Redemption options: Redeem for travel credits (1.05 cents per point) or gift cards/cash back (0.5 cents per point)
Additional perks: No foreign transaction fees
Annual fee: $89 (waived for the first year)
Analysis: The Arrival Plus card is another popular one for fixed-value redemptions, and one of its appealing features is the simplicity. Every cardholder enjoys the same earning rates: 2x miles on every purchase. No need to only use the card on certain purchases or worry about a merchant not qualifying as a bonus category. You’ll earn double miles every time you swipe the card.
The redemption side is also relatively lucrative, as long as you’re redeeming your miles to cover travel purchases. These awards are available at a rate of 1 cent per mile, but you’ll also receive 5% of your redeemed miles back. Thus, if you’re looking to cover $100 worth of checked bag fees, you’ll redeem 10,000 points but then get 500 points back. This boosts your overall redemption value to just over 1.05 cents per mile, so your overall return on spending is roughly 2.11%. Keep in mind, however, that the minimum threshold to redeem your points for travel purchases is 10,000 points, one of the changes that were made to the card back in 2015.
Regardless of these limitations, having a card with a return of 2.11% on all purchases is quite attractive.
Capital One Venture Rewards Credit Card
Sign-up bonus: 50,000 miles once you spend $3,000 on purchases within three months from account opening
Earning rates: 10x miles on Hotels.com bookings, 2x miles on all other purchases
Redemption options: Redeem for travel credits or gift cards (1 cent per mile), cash back (0.5 cents per mile)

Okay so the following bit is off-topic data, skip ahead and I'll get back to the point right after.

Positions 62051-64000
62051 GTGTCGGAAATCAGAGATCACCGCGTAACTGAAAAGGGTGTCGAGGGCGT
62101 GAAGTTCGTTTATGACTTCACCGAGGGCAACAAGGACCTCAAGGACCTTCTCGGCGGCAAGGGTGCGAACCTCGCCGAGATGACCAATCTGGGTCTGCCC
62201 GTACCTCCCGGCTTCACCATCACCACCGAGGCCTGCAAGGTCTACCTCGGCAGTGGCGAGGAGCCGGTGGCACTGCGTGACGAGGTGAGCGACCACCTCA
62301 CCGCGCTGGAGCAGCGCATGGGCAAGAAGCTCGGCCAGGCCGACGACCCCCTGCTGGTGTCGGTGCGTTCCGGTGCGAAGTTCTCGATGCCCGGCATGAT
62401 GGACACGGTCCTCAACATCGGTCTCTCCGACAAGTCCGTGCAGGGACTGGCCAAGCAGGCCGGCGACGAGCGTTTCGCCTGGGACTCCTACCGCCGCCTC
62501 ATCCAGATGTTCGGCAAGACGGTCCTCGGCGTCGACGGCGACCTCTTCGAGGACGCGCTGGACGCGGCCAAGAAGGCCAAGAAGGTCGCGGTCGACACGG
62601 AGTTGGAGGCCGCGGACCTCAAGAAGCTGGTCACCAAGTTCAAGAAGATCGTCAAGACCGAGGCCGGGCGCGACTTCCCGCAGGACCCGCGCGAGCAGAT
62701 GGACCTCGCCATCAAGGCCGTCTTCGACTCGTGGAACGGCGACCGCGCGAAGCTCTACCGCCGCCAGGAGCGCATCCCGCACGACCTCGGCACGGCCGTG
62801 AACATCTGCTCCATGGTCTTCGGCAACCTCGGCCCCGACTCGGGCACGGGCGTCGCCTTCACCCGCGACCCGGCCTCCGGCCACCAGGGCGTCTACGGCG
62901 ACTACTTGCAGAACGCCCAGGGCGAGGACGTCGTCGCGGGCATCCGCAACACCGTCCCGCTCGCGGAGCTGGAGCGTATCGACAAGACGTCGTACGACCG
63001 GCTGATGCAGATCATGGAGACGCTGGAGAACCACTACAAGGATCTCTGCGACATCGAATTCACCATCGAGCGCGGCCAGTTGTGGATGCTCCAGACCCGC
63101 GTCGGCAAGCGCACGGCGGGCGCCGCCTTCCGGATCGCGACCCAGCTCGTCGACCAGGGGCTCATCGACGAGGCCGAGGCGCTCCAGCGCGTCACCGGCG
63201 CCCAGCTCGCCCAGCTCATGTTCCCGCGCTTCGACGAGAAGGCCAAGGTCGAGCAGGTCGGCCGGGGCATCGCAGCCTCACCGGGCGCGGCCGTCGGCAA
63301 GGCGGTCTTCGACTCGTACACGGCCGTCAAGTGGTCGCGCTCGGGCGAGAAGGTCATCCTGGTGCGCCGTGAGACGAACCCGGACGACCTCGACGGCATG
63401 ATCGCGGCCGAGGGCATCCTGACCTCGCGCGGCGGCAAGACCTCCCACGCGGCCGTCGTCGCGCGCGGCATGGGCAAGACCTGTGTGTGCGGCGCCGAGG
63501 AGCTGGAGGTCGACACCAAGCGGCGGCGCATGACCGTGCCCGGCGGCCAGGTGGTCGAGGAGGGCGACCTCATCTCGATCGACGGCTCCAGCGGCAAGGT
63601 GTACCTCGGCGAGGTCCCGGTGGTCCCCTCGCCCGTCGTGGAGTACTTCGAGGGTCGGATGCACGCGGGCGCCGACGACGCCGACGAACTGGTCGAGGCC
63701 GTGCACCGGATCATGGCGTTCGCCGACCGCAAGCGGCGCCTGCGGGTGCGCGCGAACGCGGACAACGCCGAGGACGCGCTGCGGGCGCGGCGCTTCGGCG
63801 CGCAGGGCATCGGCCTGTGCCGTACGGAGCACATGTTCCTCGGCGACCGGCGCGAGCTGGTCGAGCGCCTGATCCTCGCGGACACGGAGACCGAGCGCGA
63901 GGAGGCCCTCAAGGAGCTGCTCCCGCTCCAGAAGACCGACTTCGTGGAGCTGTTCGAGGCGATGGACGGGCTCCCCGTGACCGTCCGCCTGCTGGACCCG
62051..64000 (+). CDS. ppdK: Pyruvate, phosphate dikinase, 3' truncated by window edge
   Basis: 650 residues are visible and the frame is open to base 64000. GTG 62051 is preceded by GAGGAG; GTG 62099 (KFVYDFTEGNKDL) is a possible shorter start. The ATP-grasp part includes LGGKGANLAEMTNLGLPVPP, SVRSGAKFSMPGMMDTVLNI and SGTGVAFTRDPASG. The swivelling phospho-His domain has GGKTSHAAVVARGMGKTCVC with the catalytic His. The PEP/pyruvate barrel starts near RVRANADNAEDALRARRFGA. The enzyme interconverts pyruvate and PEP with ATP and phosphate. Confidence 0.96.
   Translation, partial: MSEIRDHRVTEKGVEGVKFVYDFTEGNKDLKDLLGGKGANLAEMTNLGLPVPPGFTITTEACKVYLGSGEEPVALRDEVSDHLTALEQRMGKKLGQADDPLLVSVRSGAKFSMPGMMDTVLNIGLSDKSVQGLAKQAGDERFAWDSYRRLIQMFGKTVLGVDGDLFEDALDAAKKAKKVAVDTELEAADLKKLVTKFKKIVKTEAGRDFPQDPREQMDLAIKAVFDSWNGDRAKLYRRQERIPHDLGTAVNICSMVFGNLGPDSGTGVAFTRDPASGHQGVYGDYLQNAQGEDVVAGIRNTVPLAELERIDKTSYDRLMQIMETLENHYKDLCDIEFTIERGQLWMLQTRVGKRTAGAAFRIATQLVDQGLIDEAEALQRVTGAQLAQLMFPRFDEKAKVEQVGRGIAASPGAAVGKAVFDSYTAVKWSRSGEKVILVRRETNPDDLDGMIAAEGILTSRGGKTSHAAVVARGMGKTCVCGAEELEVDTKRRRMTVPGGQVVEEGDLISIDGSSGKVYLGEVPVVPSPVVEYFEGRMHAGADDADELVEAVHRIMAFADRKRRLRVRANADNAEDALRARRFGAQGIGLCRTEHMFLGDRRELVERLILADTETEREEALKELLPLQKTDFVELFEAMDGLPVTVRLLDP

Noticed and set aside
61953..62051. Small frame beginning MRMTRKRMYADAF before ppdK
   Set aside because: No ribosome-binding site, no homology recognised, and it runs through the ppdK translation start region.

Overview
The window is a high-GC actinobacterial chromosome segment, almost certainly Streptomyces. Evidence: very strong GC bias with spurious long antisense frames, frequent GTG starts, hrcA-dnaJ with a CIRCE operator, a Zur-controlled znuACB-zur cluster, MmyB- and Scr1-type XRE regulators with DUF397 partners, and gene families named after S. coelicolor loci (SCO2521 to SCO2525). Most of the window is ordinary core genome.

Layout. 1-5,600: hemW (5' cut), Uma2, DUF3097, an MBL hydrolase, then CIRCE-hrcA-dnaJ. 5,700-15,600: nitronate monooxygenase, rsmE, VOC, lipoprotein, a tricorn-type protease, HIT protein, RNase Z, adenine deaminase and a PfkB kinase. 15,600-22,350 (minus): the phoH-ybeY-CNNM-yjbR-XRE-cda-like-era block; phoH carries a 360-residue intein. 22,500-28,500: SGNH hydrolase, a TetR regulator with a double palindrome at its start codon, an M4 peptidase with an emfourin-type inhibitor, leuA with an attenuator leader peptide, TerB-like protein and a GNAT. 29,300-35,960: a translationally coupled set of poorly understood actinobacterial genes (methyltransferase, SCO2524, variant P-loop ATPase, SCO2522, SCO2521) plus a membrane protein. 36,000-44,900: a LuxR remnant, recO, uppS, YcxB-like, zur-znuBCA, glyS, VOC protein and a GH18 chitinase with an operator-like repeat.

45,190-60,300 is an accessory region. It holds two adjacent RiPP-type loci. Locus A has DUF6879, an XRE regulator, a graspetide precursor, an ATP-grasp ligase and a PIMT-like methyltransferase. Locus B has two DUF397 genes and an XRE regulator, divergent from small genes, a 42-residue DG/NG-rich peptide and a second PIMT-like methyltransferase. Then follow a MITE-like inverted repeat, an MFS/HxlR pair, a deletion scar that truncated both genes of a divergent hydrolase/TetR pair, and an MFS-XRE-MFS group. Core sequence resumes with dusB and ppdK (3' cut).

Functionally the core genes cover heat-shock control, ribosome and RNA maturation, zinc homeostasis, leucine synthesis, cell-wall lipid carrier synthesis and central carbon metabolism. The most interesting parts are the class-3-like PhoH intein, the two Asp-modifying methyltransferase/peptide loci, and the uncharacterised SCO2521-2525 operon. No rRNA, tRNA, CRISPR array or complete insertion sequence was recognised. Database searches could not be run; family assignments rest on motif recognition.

Additional perks: No foreign transaction fees
Annual fee: $95 (waived for the first year)
Analysis: I’m sure that most of our readers have at least seen part of Capital One’s marketing campaigns with celebrities like Jennifer Garner and Samuel L. Jackson. As with the Arrival Plus, the beauty of the Venture Rewards card is the simplicity: You earn double miles on all purchases and can then use those miles to cover travel purchases you’ve made on the card. However, that simplicity prevents you from getting any greater return with the card, as you’ll max out at 2%. While the sign-up bonus is nice, the card essentially works like a 2% cash-back card with a $95 annual fee (which is waived for the first year). When viewed in this light, the card isn’t nearly as rewarding as its commercials make it seem.
However, a new development makes this card far more rewarding for a specific category of purchases: Hotels.com bookings. Now through January 2020, both the Venture Card and the Capital One VentureOne Rewards Credit Card are offering 10x miles on properties booked through a specific link — hotels.com/venture — at Hotels.com. Since Venture miles are worth 1 cent apiece, this amounts to a 10% return on Hotels.com bookings, and the deal gets even sweeter when you factor in Hotels.com Rewards’ offer of one free night for every 10 nights you book — effectively getting you 20% back.
U.S. Bank FlexPerks Travel Rewards Visa Signature Card
Sign-up bonus: 20,000 points after you spend $2,000 in net purchases within the first four months of account opening
Earning rates: 2x points at airlines, gas stations or grocery stores; 2x points with cellular providers and at charities; 1x point everywhere else
Redemption options: Redeem for airfare (up to 2 cents per point) or hotels, merchandise and cash back (1 cent per point)
Additional perks: $25 airline allowance; no foreign transaction fees